• Engage in learning goals: Elink helps motivate students to begin the learning process by engaging them in the activities. The elinks are presented in an organized and non-distracting manner, and resources are curated, shared, and easy to navigate. When using elink, students take on the role of active learner as they view and participate in the online content that has been shared by their teacher. Elink allows students to complete the lesson in a self-paced format where they are able to rewatch or reread content before moving on to the next part of the assignment. Students are more focused on the task because they are engaged in online activities as they work at their own pace and at the appropriate level.
  • Enhance learning goals: Scaffolds and supports can be written into the playlist, allowing elink to enhance learning goals. Teachers can differentiate and personalize for their students, allowing them to complete activities that have been created and shared specifically for them. Activities are not isolated in workbooks or stand-alone, but rather connected by the teacher that created the elink.
  • Extend learning goals: Dr. Kolb describes extended learning as an opportunity for students to learn, connect, and collaborate outside of the regular school day and as a bridge between the school day and real-life experiences. This tool would work well with flipped, blended, and remote learning lessons, as students could complete the activities in an elink playlist at home or in school. We are preparing our students for a world that doesn’t exist yet, but most jobs do require independent motivation and knowledge of technology. Elink allows students to practice skills they will use in the future, as many classes and careers will require students to use technology and to work through various steps of lessons or projects to completion.

SAMR Connection

The SAMR Model, by Dr. Ruben Puentedura, suggests that technology implementation has four levels. We can use this model as a guideline to analyze how we’re using technology tools in the classroom. Elink, used as a playlist or curated collection of web tools shared with your students, would be considered at the Modification level of SAMR.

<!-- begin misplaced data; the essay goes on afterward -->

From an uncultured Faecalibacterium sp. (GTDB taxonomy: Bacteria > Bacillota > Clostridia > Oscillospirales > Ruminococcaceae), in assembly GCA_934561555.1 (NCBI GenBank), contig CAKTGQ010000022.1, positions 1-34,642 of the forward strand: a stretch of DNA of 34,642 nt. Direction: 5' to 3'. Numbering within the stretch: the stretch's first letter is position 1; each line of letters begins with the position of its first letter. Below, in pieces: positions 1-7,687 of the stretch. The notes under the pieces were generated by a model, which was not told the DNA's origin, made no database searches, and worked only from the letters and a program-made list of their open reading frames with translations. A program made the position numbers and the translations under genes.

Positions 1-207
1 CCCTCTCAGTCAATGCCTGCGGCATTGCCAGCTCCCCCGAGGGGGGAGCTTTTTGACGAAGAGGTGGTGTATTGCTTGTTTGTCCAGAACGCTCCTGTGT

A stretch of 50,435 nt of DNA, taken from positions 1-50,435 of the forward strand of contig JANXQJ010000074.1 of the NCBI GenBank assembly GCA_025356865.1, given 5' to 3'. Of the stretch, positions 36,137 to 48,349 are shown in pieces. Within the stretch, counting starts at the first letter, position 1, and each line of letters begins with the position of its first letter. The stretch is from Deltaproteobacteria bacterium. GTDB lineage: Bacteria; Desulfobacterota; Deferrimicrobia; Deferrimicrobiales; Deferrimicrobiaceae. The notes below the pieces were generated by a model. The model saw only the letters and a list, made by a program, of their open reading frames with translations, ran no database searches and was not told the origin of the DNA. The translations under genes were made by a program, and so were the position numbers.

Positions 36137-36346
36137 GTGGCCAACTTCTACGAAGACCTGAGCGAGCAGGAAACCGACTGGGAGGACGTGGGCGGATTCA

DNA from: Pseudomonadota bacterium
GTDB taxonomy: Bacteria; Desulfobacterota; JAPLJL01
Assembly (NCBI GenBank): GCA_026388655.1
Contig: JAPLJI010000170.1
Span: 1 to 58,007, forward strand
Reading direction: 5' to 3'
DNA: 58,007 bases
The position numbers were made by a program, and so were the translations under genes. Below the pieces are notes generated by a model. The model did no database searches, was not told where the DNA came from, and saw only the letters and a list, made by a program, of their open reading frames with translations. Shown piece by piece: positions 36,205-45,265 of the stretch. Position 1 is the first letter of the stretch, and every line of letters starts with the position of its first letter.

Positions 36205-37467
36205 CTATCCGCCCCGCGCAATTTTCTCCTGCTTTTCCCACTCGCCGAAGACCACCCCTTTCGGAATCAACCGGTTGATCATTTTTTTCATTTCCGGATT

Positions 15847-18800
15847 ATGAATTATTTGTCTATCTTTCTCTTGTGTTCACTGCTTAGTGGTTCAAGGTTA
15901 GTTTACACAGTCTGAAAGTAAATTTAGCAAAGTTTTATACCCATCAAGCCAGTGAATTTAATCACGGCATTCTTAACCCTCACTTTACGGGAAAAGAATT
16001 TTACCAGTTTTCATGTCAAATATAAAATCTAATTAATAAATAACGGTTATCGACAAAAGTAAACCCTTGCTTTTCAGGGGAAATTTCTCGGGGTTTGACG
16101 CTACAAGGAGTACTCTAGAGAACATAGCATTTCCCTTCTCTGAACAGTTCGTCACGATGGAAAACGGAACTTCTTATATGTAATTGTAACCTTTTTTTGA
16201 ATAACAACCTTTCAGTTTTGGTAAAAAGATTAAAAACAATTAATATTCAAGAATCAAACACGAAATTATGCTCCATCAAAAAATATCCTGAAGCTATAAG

• Modification: At this level, the technology allows for a significant redesign of the task. The ability to add interactive websites (such as Padlet or Flipgrid), videos, and more offers functional improvements and significant redesigns of the task that would not be possible without technology. Another functional improvement is the ability to rewatch or pause videos to deepen understanding. These clickable options could not be done using a regular textbook. The interactive websites also offer a significant redesign of the task, as students can now complete reflection and formative assessment throughout elink lessons.

Don’t miss Part 2 of the Tech Tool of the Month: elink, where we’ll discuss how to use the tool and introduce ways to use it in the classroom. In the meantime, let us know in the comment section below how you have used elink in your education setting.

About the author: Melissa Henning

Melissa Henning is the Educational Content Manager for Source for Learning, the non-profit parent company of TeachersFirst. She has over 16 years of experience in education. Melissa is a frequent presenter at national and regional conferences.